In the week that Jews read the Biblical story of Ezekiel's valley of dry bones, there are resurgent fears that the Shi'a Wakf (religious endowment) wishes to turn the shrine of the Jewish Prophet Ezekiel into a mosque.
Two activists on behalf of the preservation of the shrine, at Kifl south of Baghdad, Mr Maurice Shohet from New York and Professor Shmuel Moreh, an Israeli emeritus professor of Iraqi origin, sent Point of No Return an article published on 2 April in the respected Arabic newspaper Al-Hayat in London and on the Sawt al-'Iraq site (The Voice of Iraq) in Baghdad. The article proves that the Islamic authorities consider that the tomb of the Jewish prophet Ezekiel is an exclusively Muslim shrine.
"That being the case, we find that we have to appeal to international authorities such as UNESCO, the US and European governments to redouble their efforts to save the Jewish character of Ezekiel's tomb," says Professor Moreh.
Religious authorities in Iraq are determined to convert the tomb of the Jewish prophet Ezekiel into a mosque after deleting Hebrew inscriptions, according to Al-Hayat and Sawt al-'Iraq. But a debate is still raging about the ownership of the shrine, and some Iraqis are prepared to stand up for Jewish interests.
The newspaper quotes the official in charge of the Shi'a Waqf (Endowment), Salih al-Haydari, who denies that the shrine belongs to the Jews. He says that the tomb is that of Dhu al-Kifl, a prophet mentioned in the Koran - proof enough that the site belongs to the Muslims. Recent excavations at the site, he claims, prove that it is not a Jewish site, although the findings have not yet been published!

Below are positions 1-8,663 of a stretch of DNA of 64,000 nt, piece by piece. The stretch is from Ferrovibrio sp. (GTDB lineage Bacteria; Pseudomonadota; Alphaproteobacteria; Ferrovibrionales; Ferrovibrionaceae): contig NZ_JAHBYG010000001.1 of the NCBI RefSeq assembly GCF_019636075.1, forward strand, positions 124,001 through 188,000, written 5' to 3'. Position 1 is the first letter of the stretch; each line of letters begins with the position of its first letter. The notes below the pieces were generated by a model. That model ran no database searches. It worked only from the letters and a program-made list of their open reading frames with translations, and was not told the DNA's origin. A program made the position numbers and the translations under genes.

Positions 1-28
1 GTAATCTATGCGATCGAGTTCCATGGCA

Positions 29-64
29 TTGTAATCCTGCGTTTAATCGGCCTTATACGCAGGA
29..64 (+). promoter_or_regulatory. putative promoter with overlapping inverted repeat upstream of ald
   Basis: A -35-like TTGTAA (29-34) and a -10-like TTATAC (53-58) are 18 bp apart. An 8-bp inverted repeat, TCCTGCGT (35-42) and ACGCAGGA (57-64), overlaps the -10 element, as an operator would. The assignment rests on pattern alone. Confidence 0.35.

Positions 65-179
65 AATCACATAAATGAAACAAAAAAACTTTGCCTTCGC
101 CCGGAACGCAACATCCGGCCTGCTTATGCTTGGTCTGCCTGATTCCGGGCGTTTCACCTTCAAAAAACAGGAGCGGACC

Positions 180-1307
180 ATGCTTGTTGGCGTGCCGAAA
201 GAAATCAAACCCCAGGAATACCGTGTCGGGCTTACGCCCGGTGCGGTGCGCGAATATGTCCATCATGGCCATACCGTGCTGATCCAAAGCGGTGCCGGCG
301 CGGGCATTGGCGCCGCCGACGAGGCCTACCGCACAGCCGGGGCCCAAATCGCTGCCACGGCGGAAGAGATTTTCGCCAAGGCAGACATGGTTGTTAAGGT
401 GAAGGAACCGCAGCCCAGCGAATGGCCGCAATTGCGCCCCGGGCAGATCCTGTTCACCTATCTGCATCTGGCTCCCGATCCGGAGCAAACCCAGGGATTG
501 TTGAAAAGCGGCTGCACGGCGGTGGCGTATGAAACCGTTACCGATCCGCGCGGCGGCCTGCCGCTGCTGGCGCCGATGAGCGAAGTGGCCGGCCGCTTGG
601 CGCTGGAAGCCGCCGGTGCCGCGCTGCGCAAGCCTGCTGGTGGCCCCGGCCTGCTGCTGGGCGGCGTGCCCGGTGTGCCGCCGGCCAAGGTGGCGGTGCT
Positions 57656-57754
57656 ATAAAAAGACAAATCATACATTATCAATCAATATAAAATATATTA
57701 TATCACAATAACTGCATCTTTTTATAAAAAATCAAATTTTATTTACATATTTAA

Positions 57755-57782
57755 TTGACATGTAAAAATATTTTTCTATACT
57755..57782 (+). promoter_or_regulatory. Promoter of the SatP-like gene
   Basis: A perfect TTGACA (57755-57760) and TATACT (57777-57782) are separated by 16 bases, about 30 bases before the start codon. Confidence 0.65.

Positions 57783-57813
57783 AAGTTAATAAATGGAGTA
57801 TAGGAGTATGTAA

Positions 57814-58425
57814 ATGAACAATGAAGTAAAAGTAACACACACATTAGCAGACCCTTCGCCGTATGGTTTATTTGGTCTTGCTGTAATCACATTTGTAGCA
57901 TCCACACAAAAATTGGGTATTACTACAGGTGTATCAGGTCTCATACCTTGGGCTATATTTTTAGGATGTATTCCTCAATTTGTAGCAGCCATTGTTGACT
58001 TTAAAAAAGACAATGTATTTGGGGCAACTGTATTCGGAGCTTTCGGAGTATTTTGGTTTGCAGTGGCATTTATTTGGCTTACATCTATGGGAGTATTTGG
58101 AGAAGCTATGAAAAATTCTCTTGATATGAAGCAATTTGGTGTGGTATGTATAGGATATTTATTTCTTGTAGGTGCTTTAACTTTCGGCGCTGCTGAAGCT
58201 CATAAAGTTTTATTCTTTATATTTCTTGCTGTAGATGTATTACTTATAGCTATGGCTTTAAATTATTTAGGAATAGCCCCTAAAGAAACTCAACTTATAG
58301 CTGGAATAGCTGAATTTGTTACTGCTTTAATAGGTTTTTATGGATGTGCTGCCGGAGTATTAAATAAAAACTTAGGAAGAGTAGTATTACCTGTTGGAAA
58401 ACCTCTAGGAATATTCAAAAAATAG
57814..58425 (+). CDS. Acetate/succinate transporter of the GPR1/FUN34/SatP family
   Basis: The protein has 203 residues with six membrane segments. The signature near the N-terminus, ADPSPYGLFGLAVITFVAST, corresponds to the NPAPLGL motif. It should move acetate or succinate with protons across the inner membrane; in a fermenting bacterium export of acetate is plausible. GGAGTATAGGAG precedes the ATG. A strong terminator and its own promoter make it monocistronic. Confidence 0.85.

The Shi'a Waqf in cooperation with the Ministry of Tourism and Antiquities is currently restoring the shrine. The foundations of the site have always been at risk from flooding and its minaret is in imminent danger of collapse.
However Mrs Mariam Omran, director of the Babylon heritage site, points out that Iraqi Jews used to visit Ezekiel's shrine up until their migration in the mid-20th century. "The removal of Hebrew writings and inscriptions is part of the process of erasing the memory of religious minorities who were the original inhabitants of Iraq and other parts of the Middle East," she says.
Mrs Omran says that the authorities responsible for preserving Iraq's ancient heritage have come under pressure from Islamists to remove Hebrew words and ornamentation, in readiness for the building of a mosque over the tomb of Ezekiel.
The article points out that the tomb was not previously of interest to Muslims until 2003, when the Shi'a Waqf started campaigning for the restoration of the site.
A spokesman for the Ministry of Tourism has denied reports that the character of the shrine is being altered. The tomb is being faithfully restored using original materials and old photographs, he claims.
The Department of Antiquities and Heritage has allocated about 250 million dinars for restoration work and maintenance, which began in the summer of 2008. A spokesman claims that the Muslim prophet Dhu al-Kifl is the same person as the Jewish prophet Ezekiel, who was taken prisoner by the Babylonian king Nebuchadnezzar in 589 BC.
The shrine dates back to the 14th century. The Ottoman period witnessed a struggle for control between Jews and Muslims. Most of the buildings and surrounding shops belong to Jewish families and rent is still being paid to the landlords in Israel and European countries.
Read article (in Arabic)
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For background information on the struggle for Ezekiel's tomb see label 'Holy sites'